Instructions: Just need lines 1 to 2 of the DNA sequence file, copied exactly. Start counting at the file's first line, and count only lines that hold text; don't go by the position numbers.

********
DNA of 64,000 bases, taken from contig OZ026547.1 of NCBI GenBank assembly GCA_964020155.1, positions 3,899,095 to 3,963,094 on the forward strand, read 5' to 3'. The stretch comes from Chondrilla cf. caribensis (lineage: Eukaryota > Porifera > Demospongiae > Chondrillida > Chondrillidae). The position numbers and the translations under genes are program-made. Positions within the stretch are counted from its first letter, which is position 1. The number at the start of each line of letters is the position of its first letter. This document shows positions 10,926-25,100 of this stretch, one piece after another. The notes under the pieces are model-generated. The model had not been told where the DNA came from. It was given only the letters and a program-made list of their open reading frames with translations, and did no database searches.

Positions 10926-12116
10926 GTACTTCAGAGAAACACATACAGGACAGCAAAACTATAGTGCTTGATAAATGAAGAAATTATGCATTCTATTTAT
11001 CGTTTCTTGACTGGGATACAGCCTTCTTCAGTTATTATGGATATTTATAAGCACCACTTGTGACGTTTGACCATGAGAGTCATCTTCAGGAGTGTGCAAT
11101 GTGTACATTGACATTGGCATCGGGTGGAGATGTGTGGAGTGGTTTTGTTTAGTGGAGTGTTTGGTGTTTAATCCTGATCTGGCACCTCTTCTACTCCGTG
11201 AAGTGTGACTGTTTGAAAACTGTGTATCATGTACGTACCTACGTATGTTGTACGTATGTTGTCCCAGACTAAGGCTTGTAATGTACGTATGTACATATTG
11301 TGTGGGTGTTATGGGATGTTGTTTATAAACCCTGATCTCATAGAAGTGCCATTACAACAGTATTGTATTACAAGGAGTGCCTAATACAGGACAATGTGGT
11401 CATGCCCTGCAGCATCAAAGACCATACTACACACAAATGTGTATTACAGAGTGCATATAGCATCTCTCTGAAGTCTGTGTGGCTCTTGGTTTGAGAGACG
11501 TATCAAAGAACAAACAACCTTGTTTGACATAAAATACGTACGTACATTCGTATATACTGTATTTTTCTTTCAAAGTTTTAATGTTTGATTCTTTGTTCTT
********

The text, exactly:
DNA of 64,000 bases, taken from contig OZ026547.1 of NCBI GenBank assembly GCA_964020155.1, positions 3,899,095 to 3,963,094 on the forward strand, read 5' to 3'. The stretch comes from Chondrilla cf. caribensis (lineage: Eukaryota > Porifera > Demospongiae > Chondrillida > Chondrillidae). The position numbers and the translations under genes are program-made. Positions within the stretch are counted from its first letter, which is position 1. The number at the start of each line of letters is the position of its first letter. This document shows positions 10,926-25,100 of this stretch, one piece after another. The notes under the pieces are model-generated. The model had not been told where the DNA came from. It was given only the letters and a program-made list of their open reading frames with translations, and did no database searches.

Positions 10926-12116